Pied Beauty

Gerard Manley Hopkins (1844-1889)

Glory be to God for dappled things—
For skies of couple-colour as a brinded cow;
For rose-moles all in stipple upon trout that swim;
Fresh-firecoal chestnut-falls; finches' wings;
Landscape plotted and pieced—fold, fallow, and plough;
And all trades, their gear and tackle and trim.

All things counter, original, spare, strange;
Whatever is fickle, freckled (who knows how?)
With swift, slow; sweet, sour; adazzle, dim;
He fathers-forth whose beauty is past change:

Praise him.

Thursday, December 9, 2010

Humble Garden, Heavenly Sight

Driving around at 9:00 am, in a very modest neighborhood close to my house, I came across a waterfall of pink flowers that were fairly throwing themselves over a wooden fence.  After a careful look around, I hopped out to take a few pictures, which always makes me a little nervous, to tell the truth.

Podranea ricasoliana
But I love these serendipitous moments.  You'll see some lovely things on garden club tours, but if you keep your eyes open, any neighborhood can surprise you.  Someone in this simple little house carefully planted a flowering vine in just the right spot and was rewarded with this stunning show.  I picture a sweet motherly type in a housecoat, who got her pink trumpet vine from her family in the Valley.  She may have bought it at a nursery, but it's a plant we don't often see for sale.  So I imagine her carrying her little cutting home wrapped in wet paper towels and aluminum foil.  Only she called it "tin foil."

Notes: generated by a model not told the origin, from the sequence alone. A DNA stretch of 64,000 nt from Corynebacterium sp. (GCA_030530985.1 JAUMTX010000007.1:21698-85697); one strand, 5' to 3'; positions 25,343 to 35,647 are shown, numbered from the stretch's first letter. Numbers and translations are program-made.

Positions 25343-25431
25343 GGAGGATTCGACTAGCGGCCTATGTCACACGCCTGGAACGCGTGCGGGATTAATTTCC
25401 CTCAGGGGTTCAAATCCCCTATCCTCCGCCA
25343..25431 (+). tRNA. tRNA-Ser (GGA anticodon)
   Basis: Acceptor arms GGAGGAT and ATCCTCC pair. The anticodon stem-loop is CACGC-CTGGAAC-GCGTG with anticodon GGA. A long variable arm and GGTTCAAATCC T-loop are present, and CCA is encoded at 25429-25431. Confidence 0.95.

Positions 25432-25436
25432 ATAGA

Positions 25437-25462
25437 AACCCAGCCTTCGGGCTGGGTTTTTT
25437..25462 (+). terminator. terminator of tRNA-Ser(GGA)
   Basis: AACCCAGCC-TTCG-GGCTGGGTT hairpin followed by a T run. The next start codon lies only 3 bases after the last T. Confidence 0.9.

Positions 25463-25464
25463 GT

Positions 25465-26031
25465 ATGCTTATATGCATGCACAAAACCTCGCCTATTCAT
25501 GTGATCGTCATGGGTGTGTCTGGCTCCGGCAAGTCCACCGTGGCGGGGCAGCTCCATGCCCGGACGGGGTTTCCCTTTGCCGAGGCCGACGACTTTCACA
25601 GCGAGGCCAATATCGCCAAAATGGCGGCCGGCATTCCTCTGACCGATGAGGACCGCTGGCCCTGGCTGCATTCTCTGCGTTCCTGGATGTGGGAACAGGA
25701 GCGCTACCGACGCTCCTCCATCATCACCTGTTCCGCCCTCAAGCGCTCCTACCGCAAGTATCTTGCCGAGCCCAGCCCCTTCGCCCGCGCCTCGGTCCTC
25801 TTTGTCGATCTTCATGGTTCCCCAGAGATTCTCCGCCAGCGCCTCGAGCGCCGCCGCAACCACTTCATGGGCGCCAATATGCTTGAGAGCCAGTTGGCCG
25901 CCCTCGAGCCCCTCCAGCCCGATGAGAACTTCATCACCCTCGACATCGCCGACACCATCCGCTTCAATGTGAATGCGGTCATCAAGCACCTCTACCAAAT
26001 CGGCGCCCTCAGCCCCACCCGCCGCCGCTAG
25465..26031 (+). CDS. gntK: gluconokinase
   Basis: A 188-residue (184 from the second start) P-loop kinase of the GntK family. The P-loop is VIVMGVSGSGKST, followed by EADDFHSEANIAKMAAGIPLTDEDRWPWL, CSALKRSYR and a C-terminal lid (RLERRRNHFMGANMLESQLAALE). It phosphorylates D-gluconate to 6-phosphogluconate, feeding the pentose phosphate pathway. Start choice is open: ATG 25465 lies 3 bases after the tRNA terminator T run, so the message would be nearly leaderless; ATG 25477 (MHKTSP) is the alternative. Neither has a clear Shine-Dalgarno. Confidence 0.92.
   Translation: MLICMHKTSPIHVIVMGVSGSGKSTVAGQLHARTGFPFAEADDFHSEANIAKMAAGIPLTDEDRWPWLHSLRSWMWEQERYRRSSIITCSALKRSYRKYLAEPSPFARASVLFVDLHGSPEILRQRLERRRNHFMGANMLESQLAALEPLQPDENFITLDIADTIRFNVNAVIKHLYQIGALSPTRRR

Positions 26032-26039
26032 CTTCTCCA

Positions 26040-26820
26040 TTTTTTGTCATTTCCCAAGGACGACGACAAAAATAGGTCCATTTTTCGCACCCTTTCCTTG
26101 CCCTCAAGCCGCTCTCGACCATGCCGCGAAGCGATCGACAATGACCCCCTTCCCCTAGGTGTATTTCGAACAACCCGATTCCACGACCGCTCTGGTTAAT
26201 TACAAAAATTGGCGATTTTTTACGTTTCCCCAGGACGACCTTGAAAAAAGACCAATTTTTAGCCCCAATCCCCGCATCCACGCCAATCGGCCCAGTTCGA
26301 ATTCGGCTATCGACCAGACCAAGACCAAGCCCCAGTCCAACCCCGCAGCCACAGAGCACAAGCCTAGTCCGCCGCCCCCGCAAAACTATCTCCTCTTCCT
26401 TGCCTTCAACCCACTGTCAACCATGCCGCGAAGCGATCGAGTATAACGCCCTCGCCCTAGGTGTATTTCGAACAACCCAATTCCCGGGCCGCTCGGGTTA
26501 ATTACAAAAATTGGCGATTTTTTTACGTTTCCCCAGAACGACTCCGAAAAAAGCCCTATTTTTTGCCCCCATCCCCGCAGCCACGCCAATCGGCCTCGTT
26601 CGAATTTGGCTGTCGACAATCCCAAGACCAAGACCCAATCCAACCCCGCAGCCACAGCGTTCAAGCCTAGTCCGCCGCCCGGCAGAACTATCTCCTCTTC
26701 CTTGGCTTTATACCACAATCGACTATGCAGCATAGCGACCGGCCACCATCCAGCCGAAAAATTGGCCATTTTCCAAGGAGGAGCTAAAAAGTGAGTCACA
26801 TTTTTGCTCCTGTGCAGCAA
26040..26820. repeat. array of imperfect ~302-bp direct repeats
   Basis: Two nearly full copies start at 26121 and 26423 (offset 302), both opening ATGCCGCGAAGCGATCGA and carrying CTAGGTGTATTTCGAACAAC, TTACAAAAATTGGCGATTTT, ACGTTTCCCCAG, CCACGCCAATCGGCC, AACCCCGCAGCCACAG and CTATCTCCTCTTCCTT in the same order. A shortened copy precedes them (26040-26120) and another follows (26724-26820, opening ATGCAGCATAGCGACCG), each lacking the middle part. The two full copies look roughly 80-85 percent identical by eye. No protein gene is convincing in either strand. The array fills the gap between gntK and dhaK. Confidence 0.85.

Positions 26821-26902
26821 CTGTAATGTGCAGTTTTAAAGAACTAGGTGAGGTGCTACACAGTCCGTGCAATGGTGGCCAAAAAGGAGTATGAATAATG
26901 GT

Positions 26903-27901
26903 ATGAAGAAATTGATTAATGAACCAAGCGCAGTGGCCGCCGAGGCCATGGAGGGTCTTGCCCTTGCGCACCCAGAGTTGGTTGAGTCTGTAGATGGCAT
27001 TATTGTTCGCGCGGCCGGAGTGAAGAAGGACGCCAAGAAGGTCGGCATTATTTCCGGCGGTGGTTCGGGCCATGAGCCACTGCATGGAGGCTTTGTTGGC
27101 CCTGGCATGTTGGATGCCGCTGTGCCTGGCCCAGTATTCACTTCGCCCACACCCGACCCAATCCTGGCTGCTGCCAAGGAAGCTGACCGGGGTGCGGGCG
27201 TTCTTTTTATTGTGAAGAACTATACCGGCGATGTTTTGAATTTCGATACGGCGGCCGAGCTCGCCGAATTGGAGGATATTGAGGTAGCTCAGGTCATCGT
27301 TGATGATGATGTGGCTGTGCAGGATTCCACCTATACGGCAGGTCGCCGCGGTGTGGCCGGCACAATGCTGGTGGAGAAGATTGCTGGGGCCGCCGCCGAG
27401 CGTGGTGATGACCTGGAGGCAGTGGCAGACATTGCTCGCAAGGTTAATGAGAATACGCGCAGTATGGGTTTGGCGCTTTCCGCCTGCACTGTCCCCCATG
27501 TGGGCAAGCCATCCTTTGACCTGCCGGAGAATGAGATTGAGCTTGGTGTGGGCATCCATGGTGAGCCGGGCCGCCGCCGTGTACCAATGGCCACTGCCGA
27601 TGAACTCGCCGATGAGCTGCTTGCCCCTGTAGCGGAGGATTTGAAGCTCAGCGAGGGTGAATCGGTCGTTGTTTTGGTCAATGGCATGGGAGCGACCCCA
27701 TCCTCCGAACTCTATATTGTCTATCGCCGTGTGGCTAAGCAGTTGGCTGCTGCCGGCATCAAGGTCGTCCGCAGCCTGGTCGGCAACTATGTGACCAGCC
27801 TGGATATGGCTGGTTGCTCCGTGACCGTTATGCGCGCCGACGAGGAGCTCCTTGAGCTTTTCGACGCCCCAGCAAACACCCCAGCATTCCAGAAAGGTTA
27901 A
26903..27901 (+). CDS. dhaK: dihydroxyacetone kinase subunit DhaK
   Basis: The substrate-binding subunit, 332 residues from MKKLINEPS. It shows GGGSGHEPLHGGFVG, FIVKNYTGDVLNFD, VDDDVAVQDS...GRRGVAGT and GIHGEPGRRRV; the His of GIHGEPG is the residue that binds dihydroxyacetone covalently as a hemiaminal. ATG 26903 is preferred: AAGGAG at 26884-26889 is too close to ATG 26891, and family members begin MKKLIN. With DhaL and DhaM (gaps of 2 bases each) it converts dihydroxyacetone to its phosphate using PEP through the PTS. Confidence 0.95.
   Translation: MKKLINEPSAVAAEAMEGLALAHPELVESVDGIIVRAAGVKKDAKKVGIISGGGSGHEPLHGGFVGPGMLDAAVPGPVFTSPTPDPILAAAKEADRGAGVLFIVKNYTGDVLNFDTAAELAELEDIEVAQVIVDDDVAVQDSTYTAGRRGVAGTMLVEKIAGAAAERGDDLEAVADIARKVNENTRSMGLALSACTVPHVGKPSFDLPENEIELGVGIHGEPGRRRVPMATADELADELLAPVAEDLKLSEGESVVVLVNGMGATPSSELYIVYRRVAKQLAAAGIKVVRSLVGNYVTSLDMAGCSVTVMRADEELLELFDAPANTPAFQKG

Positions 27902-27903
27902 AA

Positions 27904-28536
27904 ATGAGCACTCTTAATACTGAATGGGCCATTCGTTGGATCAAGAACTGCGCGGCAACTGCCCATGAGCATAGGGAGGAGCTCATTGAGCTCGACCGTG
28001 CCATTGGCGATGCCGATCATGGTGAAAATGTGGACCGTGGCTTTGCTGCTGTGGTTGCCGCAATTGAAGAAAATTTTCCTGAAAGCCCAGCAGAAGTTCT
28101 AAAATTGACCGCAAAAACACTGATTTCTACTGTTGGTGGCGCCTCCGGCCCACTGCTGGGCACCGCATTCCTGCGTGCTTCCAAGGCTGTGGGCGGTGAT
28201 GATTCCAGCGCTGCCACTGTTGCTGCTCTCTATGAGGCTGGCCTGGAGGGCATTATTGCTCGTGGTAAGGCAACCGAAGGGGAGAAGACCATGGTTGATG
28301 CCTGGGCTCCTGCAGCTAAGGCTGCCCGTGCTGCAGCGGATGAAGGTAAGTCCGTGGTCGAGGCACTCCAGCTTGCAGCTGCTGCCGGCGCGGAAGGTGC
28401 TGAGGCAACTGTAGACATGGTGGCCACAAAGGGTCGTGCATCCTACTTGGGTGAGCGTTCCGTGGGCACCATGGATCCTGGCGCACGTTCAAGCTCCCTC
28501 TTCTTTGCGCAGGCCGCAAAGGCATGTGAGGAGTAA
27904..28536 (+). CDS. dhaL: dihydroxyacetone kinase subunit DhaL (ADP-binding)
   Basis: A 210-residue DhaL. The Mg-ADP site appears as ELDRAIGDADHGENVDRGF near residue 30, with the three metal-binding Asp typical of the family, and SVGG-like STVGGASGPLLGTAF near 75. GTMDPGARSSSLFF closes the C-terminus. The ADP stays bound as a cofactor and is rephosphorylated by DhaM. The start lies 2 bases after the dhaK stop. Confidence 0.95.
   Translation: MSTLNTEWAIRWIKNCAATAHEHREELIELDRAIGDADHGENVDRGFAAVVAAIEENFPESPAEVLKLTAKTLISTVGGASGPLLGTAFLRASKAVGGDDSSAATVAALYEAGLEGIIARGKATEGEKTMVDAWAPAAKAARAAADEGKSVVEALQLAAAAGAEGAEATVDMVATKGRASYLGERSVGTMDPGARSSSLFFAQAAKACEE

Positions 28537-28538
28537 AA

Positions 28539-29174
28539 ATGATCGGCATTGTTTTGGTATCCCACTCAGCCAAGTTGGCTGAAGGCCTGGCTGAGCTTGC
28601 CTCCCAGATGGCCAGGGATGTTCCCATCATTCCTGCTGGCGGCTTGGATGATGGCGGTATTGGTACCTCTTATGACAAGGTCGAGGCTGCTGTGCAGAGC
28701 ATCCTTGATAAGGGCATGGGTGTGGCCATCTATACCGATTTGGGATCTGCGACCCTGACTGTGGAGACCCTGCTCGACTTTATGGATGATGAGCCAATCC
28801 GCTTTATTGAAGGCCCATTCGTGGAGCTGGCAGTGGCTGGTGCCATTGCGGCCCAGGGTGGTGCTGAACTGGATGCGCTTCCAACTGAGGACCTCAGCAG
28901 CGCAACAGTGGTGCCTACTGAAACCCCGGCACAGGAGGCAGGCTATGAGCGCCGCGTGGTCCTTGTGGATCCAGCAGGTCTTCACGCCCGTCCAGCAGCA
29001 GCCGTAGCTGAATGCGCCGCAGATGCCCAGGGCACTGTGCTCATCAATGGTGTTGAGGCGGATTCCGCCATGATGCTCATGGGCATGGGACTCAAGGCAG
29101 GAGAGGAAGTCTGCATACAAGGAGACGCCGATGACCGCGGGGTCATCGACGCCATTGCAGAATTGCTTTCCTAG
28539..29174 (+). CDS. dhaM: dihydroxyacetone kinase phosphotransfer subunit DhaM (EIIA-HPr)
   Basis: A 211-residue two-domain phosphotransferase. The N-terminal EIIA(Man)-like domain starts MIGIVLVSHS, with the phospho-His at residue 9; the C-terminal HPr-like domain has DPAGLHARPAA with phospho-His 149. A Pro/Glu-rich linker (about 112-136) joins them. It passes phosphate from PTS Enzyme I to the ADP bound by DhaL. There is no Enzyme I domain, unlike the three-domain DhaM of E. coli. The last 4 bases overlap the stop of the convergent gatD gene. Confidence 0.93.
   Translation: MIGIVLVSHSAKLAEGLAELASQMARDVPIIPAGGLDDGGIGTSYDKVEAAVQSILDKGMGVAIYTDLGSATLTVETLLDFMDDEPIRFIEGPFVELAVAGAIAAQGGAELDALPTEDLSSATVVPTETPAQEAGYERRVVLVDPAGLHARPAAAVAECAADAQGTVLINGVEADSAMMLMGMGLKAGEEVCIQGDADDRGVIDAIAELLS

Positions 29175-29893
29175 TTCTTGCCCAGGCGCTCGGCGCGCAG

Also known as Pink Trumpet Vine
She planted it never knowing its botanical name, Podranea ricasoliana.  But her own mother told her to plant it in a sunny spot, give it plenty of water in the summer, and plenty of room.  It's a vigorous vine, like its orange cousin, Campsis radicans.  And like the orange trumpet vine, it blooms in late fall, offering the migrating hummingbirds one last sip of nectar before they head south for the winter.

Glorious in the late fall
She was relieved when her pretty vine came roaring back from last winter's freeze.  She needn't have worried -- Podranea is root hardy even a zone north of us.  She'll be enjoying this beautiful vine for years to come, and passing along her own carefully wrapped cuttings.

Cheerful cup-shaped faces
My thanks to this unknown gardener, for providing me with not only a cheery surprise but a story that inspired my gardening heart.


  1. Elizabeth,
    These pictures are freaking me out. I had to look at them a couple of times to make sure you were not sneaking around my backyard. My vine looks extremely similar and I'm probably not that far from you (I live in Westbury). However, I'm not a sweet motherly type and I don't have family in the valley, so I guess I'm safe. :)

  2. HGG, you are safe from prowlers! I was in Rosenberg that day. Thanks for the comment!

  3. I am glad you were sneaking around. This was a very pretty vining display. I never saw the pink version. I just cut my yellow trumpet vine down to the ground, but no fear, it will beck again.

  4. What a beautiful vine! I am not familiar with it, though I have often seen its orange cousin around here. At first i thought you had posted a photo from spring. It's nice to see such a pretty flower this late in the year!

  5. Lovely plant and lovely "story" to go with it.